PENDING LEGISLATION WOULD ENSURE CHILDREN CAN ACCESS MENTAL HEALTH TREATMENT
By: Jena Hausmann, Andrew Romanoff
What would you do if you had to give up your child in order to access mental health services? For some Coloradans, this is a reality.
Colorado ranked 48th in the country for overall youth mental health, according to Mental Health America’s 2018 “The State of Mental Health in America” report. This same report estimates that more than 13 percent of Colorado teens ages 12-17 have had at least one major depressive episode in the last year. Suicide remains the leading cause of death for Coloradans aged 10-24, according to the Colorado Department of Public Health & Environment.
These statistics are staggering. Our organizations, Children’s Hospital Colorado and Mental Health Colorado, have seen these issues firsthand. We stand united with many other organizations throughout Colorado in advocating for solutions to address our state’s current youth mental health crisis.
One proposal in the legislature that takes a small but important step toward addressing youth mental health is still making its way through the process. The Children and Youth Mental Health Treatment Act, House Bill 1094, would strengthen the youth mental health system in our state for children with highly specialized mental health needs. The bill enjoys strong bipartisan sponsorship from champions for youth mental health, Rep. Leslie Herod (D-Denver) and Rep. Cole Wist (R-Centennial), and Sen. Beth Martinez Humenik (R-Thornton) and Sen. Dominick Moreno (D-Commerce City).
A tragic gap in the mental health system meant that, for years, parents had to choose between securing needed services for a child with critical mental health needs and keeping their family together. This impossible choice is one no parent should ever have to make. House Bill 1094 proposes to fill the gap in coverage for residential and community-based treatment, keeping families together while at the same time ensuring access to appropriate youth mental health care.
The problem starts when Colorado families with private health insurance find that their policies often do not cover long-term placements for their children in residential mental health treatment or long-term community-based treatment. Desperate to find help for their child and out of other options, some families turn to child welfare, which qualifies their child for Medicaid and subsequently covers their child’s mental health needs. This meant parents can end up relinquishing their custodial rights just so they could ensure access to mental health treatment, even though no abuse or neglect has taken place. It is a failure of our system, and it is not right.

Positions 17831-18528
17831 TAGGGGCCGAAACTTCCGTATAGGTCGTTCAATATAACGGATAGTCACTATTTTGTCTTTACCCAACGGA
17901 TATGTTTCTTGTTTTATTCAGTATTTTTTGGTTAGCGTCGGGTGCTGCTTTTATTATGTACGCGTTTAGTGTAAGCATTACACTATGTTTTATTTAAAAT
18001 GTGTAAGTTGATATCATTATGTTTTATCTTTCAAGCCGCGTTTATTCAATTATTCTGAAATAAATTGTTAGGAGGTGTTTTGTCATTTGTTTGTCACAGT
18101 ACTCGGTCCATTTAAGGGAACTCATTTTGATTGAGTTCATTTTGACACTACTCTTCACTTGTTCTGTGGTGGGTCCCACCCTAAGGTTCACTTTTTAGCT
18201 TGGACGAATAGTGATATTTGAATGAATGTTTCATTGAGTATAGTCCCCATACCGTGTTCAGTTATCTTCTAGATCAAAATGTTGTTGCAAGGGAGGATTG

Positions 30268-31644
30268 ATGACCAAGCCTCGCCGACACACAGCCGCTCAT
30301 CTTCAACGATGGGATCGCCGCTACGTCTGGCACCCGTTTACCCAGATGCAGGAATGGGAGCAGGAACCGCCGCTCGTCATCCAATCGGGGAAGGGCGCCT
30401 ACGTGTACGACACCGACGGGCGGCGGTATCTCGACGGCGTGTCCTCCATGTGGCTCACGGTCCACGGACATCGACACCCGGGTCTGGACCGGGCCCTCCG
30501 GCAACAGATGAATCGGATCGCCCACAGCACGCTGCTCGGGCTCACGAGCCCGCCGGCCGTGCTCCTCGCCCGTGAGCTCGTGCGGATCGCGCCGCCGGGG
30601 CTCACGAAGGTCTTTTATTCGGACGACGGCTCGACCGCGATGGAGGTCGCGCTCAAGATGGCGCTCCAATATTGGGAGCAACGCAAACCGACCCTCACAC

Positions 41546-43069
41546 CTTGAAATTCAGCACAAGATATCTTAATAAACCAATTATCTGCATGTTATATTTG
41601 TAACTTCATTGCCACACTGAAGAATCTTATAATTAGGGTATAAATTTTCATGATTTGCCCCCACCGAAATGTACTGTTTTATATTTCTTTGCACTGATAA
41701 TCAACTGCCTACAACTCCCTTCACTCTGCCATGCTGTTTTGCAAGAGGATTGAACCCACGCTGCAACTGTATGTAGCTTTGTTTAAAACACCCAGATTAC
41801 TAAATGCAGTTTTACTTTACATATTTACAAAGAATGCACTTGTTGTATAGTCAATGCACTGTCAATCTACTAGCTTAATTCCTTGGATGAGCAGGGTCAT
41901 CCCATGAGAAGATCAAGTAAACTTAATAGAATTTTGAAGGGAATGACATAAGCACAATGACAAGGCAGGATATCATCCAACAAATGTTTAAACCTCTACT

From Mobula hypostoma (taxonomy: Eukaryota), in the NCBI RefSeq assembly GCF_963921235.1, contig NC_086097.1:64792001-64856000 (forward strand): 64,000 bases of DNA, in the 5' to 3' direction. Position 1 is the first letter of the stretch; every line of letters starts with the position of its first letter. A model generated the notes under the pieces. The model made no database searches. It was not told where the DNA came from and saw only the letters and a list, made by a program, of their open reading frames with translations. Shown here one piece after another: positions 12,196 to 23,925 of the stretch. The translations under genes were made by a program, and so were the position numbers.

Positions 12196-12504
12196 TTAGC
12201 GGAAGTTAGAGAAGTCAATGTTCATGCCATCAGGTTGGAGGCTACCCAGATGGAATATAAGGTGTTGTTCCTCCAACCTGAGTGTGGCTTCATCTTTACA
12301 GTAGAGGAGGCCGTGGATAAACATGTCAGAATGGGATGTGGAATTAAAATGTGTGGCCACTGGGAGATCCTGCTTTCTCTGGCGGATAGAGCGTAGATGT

Fortunately, since 1999, the Children and Youth Mental Health Treatment Act has ensured that families do not have to give up their parental rights just to get their child into mental health treatment services. Last year, nearly 100 families were served by this successful program.
Over the last 10 years, 87 percent of children served by the program have successfully avoided child welfare or juvenile services. This means much higher quality of life for these kids and their families. It also represents a strong return on investment for the state of Colorado and for its counties.
The program has helped guarantee family unity and protections for children at the time they need it most. However, due to this program’s demand and the lack of available funding, a waitlist was established for this program in the last year.
House Bill 18-1094 will reauthorize the law, improve access to the program in rural parts of the state and ensure adequate funds to meet the increased needs for these children now and in the future.
There is much more our state must do to strengthen our youth mental health system. Passage of the Children and Youth Mental Health Treatment Act this legislative session is a strong start to what we hope is a much larger effort to address a mental health systemic change.
We implore the legislature to work quickly and unequivocally to support this critical legislation.
Article orignially appreared on Colorado Politics.